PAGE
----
Has the army “woken up”?
Army General Mark Milley is receiving kudos from the media for telling Congress that the military has not gone “awake,” even as its leaders urge soldiers and sailors to soak up bright ideas. The brass are trying to have it both ways on this issue, which could ultimately undermine its core mission.
The Chairman of the Joint Chiefs told the House Armed Services Committee on Wednesday that he found “personally” “offensive” that Republicans accused general officers of being “woken up”. Two members of Congress from Florida had criticized General Milley over seminars at West Point on “white rage.” The chief of naval operations recommended “How to be an anti-racist”, a book that offers “future discrimination», Ostensibly against the Whites, on his reading list for sailors.
General Milley must be sensitive to the political realities of the White House, but he spoke clearly about the criticisms, saying that it is “actually important for those of us in uniform to have an open mind and to be widely read “. He later added, “I have read Mao Zedong. I read Karl Marx. I read Lenin. That doesn’t make me a Communist. So, he asked, “what’s wrong” with “having some understanding of the situation of the country that we are here to defend for?”
Of course, Sailors and Marines should read widely. Chief of Naval Operations Admiral Michael Gilday similarly said last week that he was only exposing sailors to new ideas. But one still wonders why “How to Be an Anti-Racist,” a book promoting sectarian racism, is on the playlist as “foundational” material alongside classic Jim Hornfischer naval stories.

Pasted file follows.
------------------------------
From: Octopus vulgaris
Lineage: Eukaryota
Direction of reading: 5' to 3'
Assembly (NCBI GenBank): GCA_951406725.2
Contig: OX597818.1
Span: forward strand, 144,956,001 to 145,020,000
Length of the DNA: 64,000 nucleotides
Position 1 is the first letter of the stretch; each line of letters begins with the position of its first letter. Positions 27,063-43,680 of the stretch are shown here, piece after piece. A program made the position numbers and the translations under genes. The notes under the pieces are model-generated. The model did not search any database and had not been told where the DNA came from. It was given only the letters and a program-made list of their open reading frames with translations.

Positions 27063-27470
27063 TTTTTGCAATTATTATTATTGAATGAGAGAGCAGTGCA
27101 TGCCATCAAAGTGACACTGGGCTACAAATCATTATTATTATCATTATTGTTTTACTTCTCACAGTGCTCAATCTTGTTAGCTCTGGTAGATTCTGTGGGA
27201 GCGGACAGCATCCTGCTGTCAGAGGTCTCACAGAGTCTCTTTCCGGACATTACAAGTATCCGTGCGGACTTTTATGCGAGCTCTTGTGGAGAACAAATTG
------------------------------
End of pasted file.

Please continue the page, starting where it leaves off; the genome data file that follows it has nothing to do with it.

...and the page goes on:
The Navy’s Sailor Playlist also includes “The New Jim Crow: Mass Incarceration in the Age of Colorblindness” and “Sexual Minorities and Politics”. Unlike General Milley and senior Navy officers, it is not a violation of open-mindedness to ask whether an institution that requires esprit de corps and a common goal can work if sailors are prepared to view white comrades as potential “oppressors”.
The branches argued that they were simply trying to recruit talent amid declining interest in the service. The services must tap into new pools of talent, but that goal will surely fail if the military is seen as the site of some of the most contested cultural debates.
Many military families, a mainstay of our service, will not continue to send their sons and daughters to enlist if they think the military is just another progressive greenhouse like universities. Officers will leave if they think their advancement depends more on awakened good faith than on merit.
All of this comes as the military is in desperate need of more resources to deal with significant threats, such as the rise of China. The military is a rare American institution that inspires bipartisan trust. If that trust is torpedoed over the next few years, General Milley and his colleagues will share the responsibility for the long-term damage.
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Published in the print edition of June 26, 2021.